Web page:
• Just days before U.S.-led forces invaded Iraq, officials claiming to speak for a frantic Iraqi regime made a last-ditch effort to avert the war, but U.S. officials rebuffed the overture, according to news reports.

    An influential adviser to the Pentagon received a secret message from a Lebanese-American businessman indicating that Saddam Hussein wanted to make a deal, ABC News and The New York Times reported Wednesday evening.

    The chief of the Iraqi Intelligence Service and other Iraqi officials had told the businessman that they wanted Washington to know that Iraq no longer had weapons of mass destruction and offered to let American troops and experts do an independent search, the Times said. The Iraqi officials also offered to hand over a man accused of being involved in the 1993 World Trade Center bombing who was being held in Baghdad.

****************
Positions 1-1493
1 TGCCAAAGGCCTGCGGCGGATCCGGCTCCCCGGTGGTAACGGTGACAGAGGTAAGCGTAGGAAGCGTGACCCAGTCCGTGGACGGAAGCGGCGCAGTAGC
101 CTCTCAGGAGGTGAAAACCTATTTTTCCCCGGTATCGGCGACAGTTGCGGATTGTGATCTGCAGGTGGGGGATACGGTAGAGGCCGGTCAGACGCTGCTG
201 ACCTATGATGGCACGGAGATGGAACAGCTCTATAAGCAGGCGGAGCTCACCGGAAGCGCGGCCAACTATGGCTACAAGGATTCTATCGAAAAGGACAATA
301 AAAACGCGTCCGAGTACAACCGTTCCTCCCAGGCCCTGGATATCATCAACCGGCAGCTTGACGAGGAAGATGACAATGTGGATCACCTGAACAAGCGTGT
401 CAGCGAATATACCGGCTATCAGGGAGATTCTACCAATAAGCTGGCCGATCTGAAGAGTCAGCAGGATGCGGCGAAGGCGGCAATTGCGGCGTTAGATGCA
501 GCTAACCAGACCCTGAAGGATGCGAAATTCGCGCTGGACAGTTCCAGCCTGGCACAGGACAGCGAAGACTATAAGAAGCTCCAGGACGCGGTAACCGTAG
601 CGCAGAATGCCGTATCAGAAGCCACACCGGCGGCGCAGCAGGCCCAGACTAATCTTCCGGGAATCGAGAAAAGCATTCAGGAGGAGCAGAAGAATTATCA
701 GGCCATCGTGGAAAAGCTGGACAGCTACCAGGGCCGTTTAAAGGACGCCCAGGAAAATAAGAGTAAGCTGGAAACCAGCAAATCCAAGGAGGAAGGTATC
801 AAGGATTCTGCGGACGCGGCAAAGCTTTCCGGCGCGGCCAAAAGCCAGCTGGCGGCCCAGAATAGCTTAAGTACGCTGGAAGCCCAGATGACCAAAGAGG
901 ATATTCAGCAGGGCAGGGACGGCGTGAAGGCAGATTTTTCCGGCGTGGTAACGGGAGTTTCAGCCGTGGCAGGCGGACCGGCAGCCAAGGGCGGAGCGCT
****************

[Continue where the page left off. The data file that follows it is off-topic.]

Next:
Messages from Baghdad, first relayed by the businessman in February to an analyst in the office of Douglas Feith, the undersecretary of defense for policy and planning, were part of an attempt by Iraqi officers to persuade the Bush administration to open talks through a clandestine channel, people involved in the discussion told the Times.

    The attempts were portrayed by Iraqi officials as having Saddam's endorsement, but it was not clear if American officials viewed them as legitimate.

    In early March, Richard Perle, an adviser to top Pentagon officials, reportedly met in London with the Lebanese-American businessman, Imad Hage. According to both men, Hage laid out the Iraqis' position and pressed the Iraqi request for a direct meeting with Perle or other U.S. representatives.

    Perle said the CIA authorized his meeting with the Iraqis, but he said CIA officials eventually told him they didn't want to pursue the channel.

    Congress was told about the new troop plan Wednesday with details to be released Thursday.